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The new honor code that College administrators are touting as a cornerstone of students’ education comes three years after an “unprecedented” scandal engulfed the campus in debate over whether Harvard had a cheating problem. It's a legacy of a controversy most current undergraduates did not even experience.
This fall, three classes of undergraduates arrived on campus with, by and large, no direct experience or memory of the Government 1310 cheating scandal, the College’s largest in recent memory that initially implicated roughly 125 students and ultimately required about 70 to leave campus temporarily. Only current seniors, and some older students who took time off, studied at the College in the midst of the investigation.
But all undergraduate divisions enter into the requirements of the College’s newest academic integrity policy this year. The culmination of more than four years of crafting, the College’s honor code mandates that undergraduates affirm their awareness of a commitment to “producing academic work of integrity” before enrollment. It also creates a new judiciary board of undergraduates, administrators, and graduate students who will hear academic dishonesty cases going forward.
Coordinated posters and online images about honor lined campus last semester, and administrators and student leaders welcomed freshmen last week with speeches about the new code.
In its roll out, administrators so far have repeatedly emphasized that they hope to prompt a “cultural shift” on campus surrounding academic integrity and consistently present it as an important part of a Harvard College education.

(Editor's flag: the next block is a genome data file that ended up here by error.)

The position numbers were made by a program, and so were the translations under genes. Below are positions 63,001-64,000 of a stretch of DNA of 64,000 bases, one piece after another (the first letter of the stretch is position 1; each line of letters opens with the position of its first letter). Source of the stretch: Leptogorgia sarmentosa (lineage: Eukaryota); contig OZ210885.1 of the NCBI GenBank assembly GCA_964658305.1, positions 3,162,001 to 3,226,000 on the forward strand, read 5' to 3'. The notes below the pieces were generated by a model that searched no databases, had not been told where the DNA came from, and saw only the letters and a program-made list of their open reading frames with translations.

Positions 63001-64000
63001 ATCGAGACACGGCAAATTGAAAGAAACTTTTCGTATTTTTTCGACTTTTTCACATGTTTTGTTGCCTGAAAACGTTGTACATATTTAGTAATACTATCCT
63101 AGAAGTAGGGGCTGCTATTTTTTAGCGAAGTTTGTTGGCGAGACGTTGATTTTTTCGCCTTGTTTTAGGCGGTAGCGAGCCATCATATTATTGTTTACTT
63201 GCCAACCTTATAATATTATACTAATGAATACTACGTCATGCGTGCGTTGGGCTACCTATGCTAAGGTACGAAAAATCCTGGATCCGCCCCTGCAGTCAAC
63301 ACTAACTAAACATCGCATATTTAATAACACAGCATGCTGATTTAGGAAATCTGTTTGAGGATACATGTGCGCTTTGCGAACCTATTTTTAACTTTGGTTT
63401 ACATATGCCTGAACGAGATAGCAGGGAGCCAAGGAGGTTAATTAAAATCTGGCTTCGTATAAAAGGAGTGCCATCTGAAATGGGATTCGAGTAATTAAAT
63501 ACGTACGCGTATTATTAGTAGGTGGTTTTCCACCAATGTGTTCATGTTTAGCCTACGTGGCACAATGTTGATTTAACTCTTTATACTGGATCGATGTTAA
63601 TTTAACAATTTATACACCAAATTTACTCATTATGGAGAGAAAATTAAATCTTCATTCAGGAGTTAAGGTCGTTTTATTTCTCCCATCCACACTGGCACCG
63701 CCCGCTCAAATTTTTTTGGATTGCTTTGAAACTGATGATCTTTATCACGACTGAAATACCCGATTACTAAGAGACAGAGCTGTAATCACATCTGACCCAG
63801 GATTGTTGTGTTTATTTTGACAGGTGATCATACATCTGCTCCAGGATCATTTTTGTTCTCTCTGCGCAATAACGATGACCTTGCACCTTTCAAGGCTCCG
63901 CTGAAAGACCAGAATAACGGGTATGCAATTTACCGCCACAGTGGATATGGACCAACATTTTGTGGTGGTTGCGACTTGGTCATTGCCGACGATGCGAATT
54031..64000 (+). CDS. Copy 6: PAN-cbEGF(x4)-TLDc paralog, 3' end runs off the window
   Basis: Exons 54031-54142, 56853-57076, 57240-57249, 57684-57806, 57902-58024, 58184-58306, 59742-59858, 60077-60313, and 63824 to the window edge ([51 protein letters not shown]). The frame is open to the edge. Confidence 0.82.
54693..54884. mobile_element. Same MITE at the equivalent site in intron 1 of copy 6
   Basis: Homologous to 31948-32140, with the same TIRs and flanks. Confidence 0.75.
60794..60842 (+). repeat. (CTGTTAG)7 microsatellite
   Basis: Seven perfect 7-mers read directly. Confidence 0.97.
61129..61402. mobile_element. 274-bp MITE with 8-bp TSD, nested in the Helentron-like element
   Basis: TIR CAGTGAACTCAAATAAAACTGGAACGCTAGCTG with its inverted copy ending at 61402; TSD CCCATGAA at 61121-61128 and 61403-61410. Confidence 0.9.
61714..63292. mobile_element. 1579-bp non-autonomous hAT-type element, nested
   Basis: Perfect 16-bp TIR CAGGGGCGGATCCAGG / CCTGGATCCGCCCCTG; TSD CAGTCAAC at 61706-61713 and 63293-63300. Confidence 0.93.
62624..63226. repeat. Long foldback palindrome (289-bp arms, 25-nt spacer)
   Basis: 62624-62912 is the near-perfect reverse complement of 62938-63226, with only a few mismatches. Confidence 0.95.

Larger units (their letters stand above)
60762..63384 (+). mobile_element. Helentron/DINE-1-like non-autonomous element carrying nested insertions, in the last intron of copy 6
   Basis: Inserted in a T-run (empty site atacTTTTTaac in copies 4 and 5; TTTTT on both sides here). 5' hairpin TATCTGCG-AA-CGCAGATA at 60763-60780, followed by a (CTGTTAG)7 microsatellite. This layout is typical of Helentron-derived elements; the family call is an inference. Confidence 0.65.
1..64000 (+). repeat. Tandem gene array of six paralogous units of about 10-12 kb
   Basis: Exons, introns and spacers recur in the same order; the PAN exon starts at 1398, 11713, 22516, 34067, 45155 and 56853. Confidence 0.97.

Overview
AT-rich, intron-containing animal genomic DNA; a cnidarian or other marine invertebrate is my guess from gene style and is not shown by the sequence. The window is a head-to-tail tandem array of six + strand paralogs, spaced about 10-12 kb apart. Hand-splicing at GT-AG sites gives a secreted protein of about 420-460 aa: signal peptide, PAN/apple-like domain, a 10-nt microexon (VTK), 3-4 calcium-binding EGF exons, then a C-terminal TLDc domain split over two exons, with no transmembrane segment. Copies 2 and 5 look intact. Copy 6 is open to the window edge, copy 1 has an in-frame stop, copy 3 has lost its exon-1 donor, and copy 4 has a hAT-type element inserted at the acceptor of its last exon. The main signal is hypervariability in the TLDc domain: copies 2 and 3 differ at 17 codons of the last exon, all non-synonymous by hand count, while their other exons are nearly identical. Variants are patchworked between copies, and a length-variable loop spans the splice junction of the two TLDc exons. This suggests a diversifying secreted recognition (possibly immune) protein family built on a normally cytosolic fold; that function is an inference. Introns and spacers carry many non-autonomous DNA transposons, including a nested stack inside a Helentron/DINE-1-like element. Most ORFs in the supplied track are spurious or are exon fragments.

Still, just more than a year ago, faculty members heatedly debated whether the policy was well-crafted or even necessary; students questioned whether their peers would buy in. And some remain skeptical still.
By the time news of a widespread cheating scandal reached campus in late August 2012, some administrators at the College had already started discussing bringing an honor code to Harvard. Expedited by the cheating investigation and its aftermath, the College’s Academic Integrity Committee outlined goals for and later drafted the eventual honor code.
Brett Flehinger, the secretary of the new Honor Council, acknowledges that the cheating scandal in 2012 may have hastened the pace of the honor code’s formation. Still, he says research supporting the policy goes back further.
“Gov 1310 is maybe at most a sort of catalyst, but really the research that is the basis of this has been coming out for 20 years,” Flehinger said. “If this is a response to Gov 1310, this is too slow.”
The honor code’s eventual approval in 2014 came after debate among faculty members about its affirmation of integrity statement and how often students would have to sign it. At a faculty meeting in April 2014, some professors peppered Dean of Undergraduate Education Jay M. Harris with concerns that the requiring students to affirm their integrity too often may have an adverse effect.
Eventually, this past April, the Faculty approved legislation requiring that students affirm their awareness of the honor code prior to course enrollment and before final exams and projects, including theses, and other assignments at the discretion of individual professors. Still, late in the spring, some undergraduates voiced concerns about the affirmation at a student-faculty panel, with Henry Burnam ’16 deeming the affirmation “very dangerous.”
Still, on schedule, incoming freshmen reflected on their personal understandings of honor at the College in their writing placement tests this past spring. Harvard College’s first honor code is now in effect.
—Staff writer Noah J. Delwiche can be reached at firstname.lastname@example.org. Follow him on Twitter @ndelwiche.
—Staff writer Ivan B. K. Levingston can be reached at Ivan.Levingston@thecrimson.com. Follow him on Twitter @IvanLevingston.
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